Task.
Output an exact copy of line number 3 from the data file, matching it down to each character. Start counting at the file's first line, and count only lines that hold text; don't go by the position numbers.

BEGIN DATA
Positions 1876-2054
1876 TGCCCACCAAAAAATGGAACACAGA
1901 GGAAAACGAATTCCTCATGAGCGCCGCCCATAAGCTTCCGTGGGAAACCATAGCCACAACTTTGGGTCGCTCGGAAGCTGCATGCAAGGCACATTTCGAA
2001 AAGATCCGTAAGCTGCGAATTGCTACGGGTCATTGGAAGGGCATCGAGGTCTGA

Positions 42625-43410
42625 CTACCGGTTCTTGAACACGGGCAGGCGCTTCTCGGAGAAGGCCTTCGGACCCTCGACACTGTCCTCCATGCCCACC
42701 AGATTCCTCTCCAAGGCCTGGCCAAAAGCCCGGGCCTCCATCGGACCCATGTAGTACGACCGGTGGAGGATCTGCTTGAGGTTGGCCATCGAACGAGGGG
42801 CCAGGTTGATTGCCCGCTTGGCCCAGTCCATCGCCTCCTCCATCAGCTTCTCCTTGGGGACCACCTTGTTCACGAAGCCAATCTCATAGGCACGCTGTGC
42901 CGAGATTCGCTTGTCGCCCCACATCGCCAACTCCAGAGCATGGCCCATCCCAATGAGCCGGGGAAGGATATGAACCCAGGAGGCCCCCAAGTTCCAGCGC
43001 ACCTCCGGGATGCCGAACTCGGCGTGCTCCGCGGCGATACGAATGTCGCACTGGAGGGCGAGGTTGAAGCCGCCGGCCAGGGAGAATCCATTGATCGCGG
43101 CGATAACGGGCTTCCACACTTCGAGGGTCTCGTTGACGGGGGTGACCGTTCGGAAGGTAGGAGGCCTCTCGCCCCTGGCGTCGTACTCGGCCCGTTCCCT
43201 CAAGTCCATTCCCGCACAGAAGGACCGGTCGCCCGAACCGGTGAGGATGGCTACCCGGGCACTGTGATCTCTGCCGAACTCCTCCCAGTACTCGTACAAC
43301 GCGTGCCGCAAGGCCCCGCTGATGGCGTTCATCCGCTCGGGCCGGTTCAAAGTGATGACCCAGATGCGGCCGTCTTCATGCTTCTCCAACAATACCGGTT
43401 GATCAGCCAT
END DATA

1901 GGAAAACGAATTCCTCATGAGCGCCGCCCATAAGCTTCCGTGGGAAACCATAGCCACAACTTTGGGTCGCTCGGAAGCTGCATGCAAGGCACATTTCGAA